Sold microISV; on to startuptodo.com.

It took a while to get to done, but I’ve now sold my first microISV product – MasterList Professional – to Shohn Trojacek of SixTree for an undisclosed sum. Its new home is http://masterlistpro.com.

The two reasons I sold MLP were a) I’ve done a lousy job of updating it and wanted to pass MLP on to someone who could and would make a clean start of it and b) I’m cleaning house to free up time and mental energy so I can get Project X (StartupToDo.com) complete enough for a private beta, finish the rest of it with that feedback and launch before June 1st.

(The backstory here: I wrote MasterList to break free of contract programming for a living, wrote Micro-ISV: From Vision to Reality because I had no idea how to sell it and needed answers, and my professional career  – perhaps my calling in life – has gone in a certain direction from there.)

Here’s what I’ve learned:

1. Before you launch, schedule time to get regular updates out. By schedule, I mean, carve out, commit to, and absolutely do. Getting updates out on a regular basis – something like every 2-3 months – is critical to future sales. Updates prove your software is alive, that you’re committed, that you’re listening. After the first few updates, I was so overwhelmed I could not bring myself to update MLP. The longer I waited, the more guilty I felt, the less I wanted to confront that pain.

2. Desktop microISVs worry way too much about piracy. Because I bought into worrying about piracy, I created a great registration/protection scheme that to my knowledge was never cracked. It also doubled the time I spent on tech support as people switched/reformated PCs and I needed to cut new registration codes for them. Plus, since 4 years ago I knew squat about creating a web app, creating new reg codes was a totally manual operation. Bad idea.

3. The feature you love is the one your customers will care least about. One of the most problematic parts of MLP when my company owned it was a checklist feature very, very few customers cared a whit about. I thought it was totally cool; the market could not care less.

4. Don’t build a new app on moribund programming language. After a decade of building VB6/VBA apps, I built MLP in VB6 instead of the then new .NET. .NET was untested, buggy, didn’t do anything you can’t do in VB6, blah, blah, blah. Whither it’s commercial controls or open source projects/libraries you use to push your language to the limit when doing commercial software, if they dry up, you are going to have an increasingly difficult time of it.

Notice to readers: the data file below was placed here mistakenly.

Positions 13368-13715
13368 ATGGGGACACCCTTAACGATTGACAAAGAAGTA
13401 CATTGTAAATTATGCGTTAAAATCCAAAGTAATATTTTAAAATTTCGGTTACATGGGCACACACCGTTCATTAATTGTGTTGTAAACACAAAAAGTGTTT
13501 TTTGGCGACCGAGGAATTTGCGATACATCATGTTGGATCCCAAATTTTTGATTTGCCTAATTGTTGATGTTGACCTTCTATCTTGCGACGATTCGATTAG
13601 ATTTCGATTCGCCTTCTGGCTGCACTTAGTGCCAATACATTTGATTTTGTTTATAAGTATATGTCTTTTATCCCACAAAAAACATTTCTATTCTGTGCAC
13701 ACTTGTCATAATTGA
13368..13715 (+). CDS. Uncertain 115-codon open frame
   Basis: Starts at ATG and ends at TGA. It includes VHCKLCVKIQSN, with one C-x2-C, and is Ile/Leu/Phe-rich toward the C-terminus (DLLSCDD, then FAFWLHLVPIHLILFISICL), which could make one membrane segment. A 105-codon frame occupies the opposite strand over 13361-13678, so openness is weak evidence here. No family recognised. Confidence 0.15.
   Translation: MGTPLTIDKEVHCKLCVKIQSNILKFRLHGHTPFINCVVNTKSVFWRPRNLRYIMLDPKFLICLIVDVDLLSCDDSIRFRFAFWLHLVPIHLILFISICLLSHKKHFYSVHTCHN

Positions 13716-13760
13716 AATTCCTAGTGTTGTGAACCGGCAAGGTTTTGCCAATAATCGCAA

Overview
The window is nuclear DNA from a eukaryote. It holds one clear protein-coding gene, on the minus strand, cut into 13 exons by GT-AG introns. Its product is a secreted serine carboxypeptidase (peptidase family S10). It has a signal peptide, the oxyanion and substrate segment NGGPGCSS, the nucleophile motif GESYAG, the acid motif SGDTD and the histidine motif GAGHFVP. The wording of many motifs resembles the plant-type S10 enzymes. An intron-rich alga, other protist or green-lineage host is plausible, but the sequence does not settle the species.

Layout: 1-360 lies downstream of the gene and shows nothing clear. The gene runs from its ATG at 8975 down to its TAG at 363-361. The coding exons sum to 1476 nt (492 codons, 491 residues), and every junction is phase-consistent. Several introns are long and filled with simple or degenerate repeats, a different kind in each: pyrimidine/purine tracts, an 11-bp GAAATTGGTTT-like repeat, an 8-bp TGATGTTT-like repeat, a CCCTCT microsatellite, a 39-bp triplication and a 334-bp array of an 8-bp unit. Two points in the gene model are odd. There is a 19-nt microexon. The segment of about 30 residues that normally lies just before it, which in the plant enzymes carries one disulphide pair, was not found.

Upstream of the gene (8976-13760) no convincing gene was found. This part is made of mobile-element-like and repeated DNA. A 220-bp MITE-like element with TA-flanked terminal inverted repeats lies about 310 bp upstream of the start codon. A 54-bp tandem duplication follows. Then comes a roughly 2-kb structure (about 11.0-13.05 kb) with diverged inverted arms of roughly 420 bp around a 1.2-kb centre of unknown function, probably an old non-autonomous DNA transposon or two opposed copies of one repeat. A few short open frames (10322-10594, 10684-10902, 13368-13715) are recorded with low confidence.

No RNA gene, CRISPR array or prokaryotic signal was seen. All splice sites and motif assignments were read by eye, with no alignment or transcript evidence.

5. Good customer support does turn customers into evangelists. More than a few times, this happened with MLP.

So as I get StartupToDo marching, here’s how I think I should/have applied the -painful- lessons learned above.

1. Focus on the core selling value of your app. When next month StartupToDo goes live, there will be a base feature set that startups and microISVs will I hope open their wallets for, and not much else. See next point.

2. Startuptodo.com is a Rails app with plenty of jQuery goodness. That addresses the whole piracy, moribund language, registration code snafu, but given what it is, it makes total sense as a web app and no sense as a desktop app.

3. Improve regularly, but look to your customers for at least half of your strategic direction. I have a slew of features I’ve thought through/prototyped, but I’m going to take my lead from the community of customers as to what get’s built out. I will – despite all of the marketing I need to be doing – be setting aside non-negotiable time so I can release small regular incremental improvements about every 3 weeks, and will be looking for a talented Rails developer as my first significant expense to keep that going.